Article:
Tropical Storm 10L (Ida) remains active in the Atlantic Ocean…and is located approximately 1030 miles east of the Northern Leeward Islands
Tropical Storm 10L (Ida) remains active in the Atlantic Ocean…and will slowly strengthen over the open ocean with time
This tropical storm is located about 1030 miles east of the Northern Leeward Islands…moving north-northwest at 7 mph.
According to the NHC, tropical storm Ida continues to be a wind sheared system, with the low-level center located to the northwest of an area of very deep convection. The upper-level outflow in the southern half of the cyclone has become better defined since yesterday, but it is not existent elsewhere.
This tropical cyclone is embedded within an uncommon flow pattern. It is located at the southern end of a mid-level trough, which is forcing the storm to move east-southeastward at about 7 knots, and also causing wind shear.
The evolution of this trough will be crucial for the future of Ida. Unanimously, global models keep the cyclone drifting generally eastward for the next 2 days or so, while embedded within the trough. After that time, all models forecast the trough to lift out, leaving Ida south of an amplifying ridge.
This forecast pattern should result in a decrease of the shear with favorable conditions for strengthening, and a slow motion of the cyclone toward the north-northwest. It is interesting to note the current agreement of all global models with this scenario, and at long range, with the GFS and ECMWF models primarily forecast a significant strengthening of Ida.
Given the uncommon pattern and the currently hostile environment, the NHC forecast keeps the cyclone with the same intensity for the next day or two, and allows for some intensification once Ida becomes detached from the trough.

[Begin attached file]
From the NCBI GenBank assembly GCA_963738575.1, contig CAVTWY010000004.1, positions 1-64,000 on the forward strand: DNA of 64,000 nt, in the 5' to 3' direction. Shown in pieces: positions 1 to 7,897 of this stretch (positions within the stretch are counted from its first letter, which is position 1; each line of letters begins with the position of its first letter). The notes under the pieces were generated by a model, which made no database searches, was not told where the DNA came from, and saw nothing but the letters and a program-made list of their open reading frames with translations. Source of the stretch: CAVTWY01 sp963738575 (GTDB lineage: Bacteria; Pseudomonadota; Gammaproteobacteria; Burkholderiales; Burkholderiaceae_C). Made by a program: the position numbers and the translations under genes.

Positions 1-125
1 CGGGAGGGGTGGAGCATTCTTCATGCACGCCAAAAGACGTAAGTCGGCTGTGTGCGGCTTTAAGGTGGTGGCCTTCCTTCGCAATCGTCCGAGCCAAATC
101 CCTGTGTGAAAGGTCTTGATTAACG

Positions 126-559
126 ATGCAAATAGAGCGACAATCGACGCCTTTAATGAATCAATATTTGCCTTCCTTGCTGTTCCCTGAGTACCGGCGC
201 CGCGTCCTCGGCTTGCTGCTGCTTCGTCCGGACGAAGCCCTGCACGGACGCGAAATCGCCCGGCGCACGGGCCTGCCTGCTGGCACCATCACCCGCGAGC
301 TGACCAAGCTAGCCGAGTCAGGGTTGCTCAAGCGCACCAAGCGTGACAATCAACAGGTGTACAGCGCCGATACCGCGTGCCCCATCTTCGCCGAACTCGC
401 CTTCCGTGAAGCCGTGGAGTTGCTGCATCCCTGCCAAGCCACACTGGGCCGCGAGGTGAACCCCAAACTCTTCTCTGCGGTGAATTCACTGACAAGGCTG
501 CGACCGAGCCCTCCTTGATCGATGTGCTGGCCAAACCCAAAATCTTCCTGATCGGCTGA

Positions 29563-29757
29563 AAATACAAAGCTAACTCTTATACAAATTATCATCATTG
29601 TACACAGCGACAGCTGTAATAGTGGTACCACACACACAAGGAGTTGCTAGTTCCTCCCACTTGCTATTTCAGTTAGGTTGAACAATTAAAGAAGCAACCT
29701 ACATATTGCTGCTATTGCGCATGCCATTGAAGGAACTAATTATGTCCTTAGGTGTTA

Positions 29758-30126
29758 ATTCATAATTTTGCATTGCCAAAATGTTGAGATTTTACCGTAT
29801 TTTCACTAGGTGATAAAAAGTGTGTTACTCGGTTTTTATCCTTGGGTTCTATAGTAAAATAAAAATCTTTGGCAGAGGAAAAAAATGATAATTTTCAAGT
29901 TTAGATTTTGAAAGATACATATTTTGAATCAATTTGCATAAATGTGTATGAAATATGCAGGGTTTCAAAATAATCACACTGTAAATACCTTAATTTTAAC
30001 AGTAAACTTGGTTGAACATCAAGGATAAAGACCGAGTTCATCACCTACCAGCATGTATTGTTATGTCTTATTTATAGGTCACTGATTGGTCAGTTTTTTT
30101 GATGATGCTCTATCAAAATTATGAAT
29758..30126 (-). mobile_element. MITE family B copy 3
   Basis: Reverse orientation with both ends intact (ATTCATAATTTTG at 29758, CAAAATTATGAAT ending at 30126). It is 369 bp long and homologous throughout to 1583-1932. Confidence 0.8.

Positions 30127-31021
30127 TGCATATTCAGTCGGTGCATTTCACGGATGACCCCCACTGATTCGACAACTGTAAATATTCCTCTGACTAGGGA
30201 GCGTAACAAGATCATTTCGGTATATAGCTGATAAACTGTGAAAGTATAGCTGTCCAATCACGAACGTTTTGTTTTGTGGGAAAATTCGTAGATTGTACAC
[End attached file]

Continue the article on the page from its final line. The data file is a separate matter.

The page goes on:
Maximum surface winds at the NHC advisory #17 was 40 knots…with gusts to 50 knots
>>> Meanwhile, an area of disturbed weather, being referred to as Invest 97L, is located offshore from the coast of North Carolina. This area is close enough to the coast however, that it is bringing heavy rains to the Outer Banks of NC.
Here’s the long range radar image from Newport/Morehead, NC
Invest 97L will move slowly west-southwest the next few days, bringing strong winds and occasional heavy rains to the coast of North Carolina today into Wednesday…and then to the coast of South Carolina Wednesday into Thursday.
Tropical Cyclone 10L (Ida)
1.) A non-tropical low pressure system located a couple of hundred miles southeast of Cape Hatteras, North Carolina, is producing disorganized showers and thunderstorms. Upper-level winds are marginally conducive for development, and this system could possibly acquire some subtropical characteristics over the next couple of days while it moves slowly westward.
* Formation chance through 48 hours…low…10 percent
* Formation chance through 5 days…low…20 percent
Here’s a satellite image of the Atlantic Ocean
WSI satellite image of the Caribbean Sea
Gulf of Mexico
Latest satellite image of the Gulf of Mexico